Somatic mutations associated with MRI-derived volumetric features in glioblastoma
Gutman, David A.
Dunn, William D.
Cooper, Lee A. D.
Holder, Chad A.
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CitationGutman, David A., William D. Dunn, Patrick Grossmann, Lee A. D. Cooper, Chad A. Holder, Keith L. Ligon, Brian M. Alexander, and Hugo J. W. L. Aerts. 2015. “Somatic mutations associated with MRI-derived volumetric features in glioblastoma.” Neuroradiology 57 (12): 1227-1237. doi:10.1007/s00234-015-1576-7. http://dx.doi.org/10.1007/s00234-015-1576-7.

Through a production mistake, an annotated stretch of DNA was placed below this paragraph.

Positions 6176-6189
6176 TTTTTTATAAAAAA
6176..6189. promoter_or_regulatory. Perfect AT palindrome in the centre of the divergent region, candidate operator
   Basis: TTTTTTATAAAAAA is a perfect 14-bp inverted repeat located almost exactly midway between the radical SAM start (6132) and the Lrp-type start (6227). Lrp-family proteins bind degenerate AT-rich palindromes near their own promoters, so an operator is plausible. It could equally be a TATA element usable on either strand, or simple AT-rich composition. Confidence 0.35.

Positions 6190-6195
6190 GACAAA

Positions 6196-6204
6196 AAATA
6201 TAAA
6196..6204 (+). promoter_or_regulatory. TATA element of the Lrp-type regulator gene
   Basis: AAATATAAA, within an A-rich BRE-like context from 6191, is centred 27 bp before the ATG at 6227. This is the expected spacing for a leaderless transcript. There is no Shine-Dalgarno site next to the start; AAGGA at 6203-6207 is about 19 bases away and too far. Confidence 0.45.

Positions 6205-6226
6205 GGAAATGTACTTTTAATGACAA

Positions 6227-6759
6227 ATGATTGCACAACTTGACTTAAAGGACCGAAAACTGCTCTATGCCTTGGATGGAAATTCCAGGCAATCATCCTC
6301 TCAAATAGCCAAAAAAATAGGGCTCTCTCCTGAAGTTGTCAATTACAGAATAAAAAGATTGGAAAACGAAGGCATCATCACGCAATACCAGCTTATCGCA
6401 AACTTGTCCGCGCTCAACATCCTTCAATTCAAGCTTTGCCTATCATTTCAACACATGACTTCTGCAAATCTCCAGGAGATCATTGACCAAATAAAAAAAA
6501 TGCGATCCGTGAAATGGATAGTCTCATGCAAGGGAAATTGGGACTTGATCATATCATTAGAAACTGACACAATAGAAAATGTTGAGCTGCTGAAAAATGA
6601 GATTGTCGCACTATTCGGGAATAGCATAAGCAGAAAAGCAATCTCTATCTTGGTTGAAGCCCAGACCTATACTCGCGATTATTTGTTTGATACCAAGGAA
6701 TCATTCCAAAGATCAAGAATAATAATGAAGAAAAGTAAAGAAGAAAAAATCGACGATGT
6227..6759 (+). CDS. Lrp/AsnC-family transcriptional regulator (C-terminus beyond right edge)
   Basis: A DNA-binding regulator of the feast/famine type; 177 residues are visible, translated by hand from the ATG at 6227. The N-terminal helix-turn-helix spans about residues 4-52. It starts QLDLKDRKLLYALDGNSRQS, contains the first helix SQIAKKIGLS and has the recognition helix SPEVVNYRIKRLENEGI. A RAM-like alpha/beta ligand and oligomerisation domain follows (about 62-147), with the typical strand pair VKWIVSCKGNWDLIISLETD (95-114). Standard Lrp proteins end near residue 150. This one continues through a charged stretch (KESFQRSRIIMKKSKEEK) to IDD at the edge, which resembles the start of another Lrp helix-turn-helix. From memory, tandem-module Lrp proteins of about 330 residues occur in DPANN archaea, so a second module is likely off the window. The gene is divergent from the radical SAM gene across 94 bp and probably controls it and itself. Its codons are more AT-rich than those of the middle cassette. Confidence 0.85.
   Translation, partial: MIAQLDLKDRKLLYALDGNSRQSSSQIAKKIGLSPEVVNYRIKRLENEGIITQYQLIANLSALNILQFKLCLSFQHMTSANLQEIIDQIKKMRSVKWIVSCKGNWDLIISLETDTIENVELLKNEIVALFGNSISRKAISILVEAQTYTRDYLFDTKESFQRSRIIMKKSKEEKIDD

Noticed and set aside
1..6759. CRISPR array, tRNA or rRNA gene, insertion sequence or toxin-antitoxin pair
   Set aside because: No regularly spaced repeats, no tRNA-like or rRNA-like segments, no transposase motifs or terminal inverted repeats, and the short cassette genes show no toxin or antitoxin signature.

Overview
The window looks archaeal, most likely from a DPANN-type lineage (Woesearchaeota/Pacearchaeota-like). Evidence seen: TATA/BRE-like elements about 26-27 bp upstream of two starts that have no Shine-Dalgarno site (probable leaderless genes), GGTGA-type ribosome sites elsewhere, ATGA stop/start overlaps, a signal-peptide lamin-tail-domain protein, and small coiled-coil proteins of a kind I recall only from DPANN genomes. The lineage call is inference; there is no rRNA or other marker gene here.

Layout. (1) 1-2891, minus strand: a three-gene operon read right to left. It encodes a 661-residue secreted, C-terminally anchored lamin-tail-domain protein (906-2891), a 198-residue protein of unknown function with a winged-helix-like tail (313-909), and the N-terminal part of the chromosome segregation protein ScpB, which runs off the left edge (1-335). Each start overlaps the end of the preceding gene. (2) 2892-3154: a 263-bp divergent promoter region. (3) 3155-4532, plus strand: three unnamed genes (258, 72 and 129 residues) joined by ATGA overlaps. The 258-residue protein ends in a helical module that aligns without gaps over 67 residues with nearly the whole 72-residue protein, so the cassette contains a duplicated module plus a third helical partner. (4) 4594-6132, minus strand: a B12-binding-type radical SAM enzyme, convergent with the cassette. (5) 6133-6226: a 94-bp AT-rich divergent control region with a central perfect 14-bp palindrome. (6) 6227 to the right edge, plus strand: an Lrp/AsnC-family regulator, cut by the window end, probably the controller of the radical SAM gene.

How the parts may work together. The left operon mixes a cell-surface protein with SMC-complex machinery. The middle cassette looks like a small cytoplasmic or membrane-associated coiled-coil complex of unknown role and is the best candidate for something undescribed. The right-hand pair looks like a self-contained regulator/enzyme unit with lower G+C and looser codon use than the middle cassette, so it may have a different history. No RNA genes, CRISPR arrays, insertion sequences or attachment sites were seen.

AbstractIntroduction: MR imaging can noninvasively visualize tumor phenotype characteristics at the macroscopic level. Here, we investigated whether somatic mutations are associated with and can be predicted by MRI-derived tumor imaging features of glioblastoma (GBM). Methods: Seventy-six GBM patients were identified from The Cancer Imaging Archive for whom preoperative T1-contrast (T1C) and T2-FLAIR MR images were available. For each tumor, a set of volumetric imaging features and their ratios were measured, including necrosis, contrast enhancing, and edema volumes. Imaging genomics analysis assessed the association of these features with mutation status of nine genes frequently altered in adult GBM. Finally, area under the curve (AUC) analysis was conducted to evaluate the predictive performance of imaging features for mutational status. Results: Our results demonstrate that MR imaging features are strongly associated with mutation status. For example, TP53-mutated tumors had significantly smaller contrast enhancing and necrosis volumes (p = 0.012 and 0.017, respectively) and RB1-mutated tumors had significantly smaller edema volumes (p = 0.015) compared to wild-type tumors. MRI volumetric features were also found to significantly predict mutational status. For example, AUC analysis results indicated that TP53, RB1, NF1, EGFR, and PDGFRA mutations could each be significantly predicted by at least one imaging feature. Conclusion: MRI-derived volumetric features are significantly associated with and predictive of several cancer-relevant, drug-targetable DNA mutations in glioblastoma. These results may shed insight into unique growth characteristics of individual tumors at the macroscopic level resulting from molecular events as well as increase the use of noninvasive imaging in personalized medicine. Electronic supplementary material The online version of this article (doi:10.1007/s00234-015-1576-7) contains supplementary material, which is available to authorized users.
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